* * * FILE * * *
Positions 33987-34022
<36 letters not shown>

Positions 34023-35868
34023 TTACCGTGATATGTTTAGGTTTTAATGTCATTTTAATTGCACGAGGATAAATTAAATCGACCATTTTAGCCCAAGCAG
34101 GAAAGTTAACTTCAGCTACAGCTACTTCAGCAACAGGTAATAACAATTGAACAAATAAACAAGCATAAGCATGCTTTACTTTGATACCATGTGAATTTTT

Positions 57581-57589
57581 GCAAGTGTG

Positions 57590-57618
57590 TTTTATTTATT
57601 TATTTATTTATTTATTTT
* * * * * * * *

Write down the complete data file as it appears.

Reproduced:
Positions 33987-34022
<36 letters not shown>

Positions 34023-35868
34023 TTACCGTGATATGTTTAGGTTTTAATGTCATTTTAATTGCACGAGGATAAATTAAATCGACCATTTTAGCCCAAGCAG
34101 GAAAGTTAACTTCAGCTACAGCTACTTCAGCAACAGGTAATAACAATTGAACAAATAAACAAGCATAAGCATGCTTTACTTTGATACCATGTGAATTTTT

Positions 57581-57589
57581 GCAAGTGTG

Positions 57590-57618
57590 TTTTATTTATT
57601 TATTTATTTATTTATTTT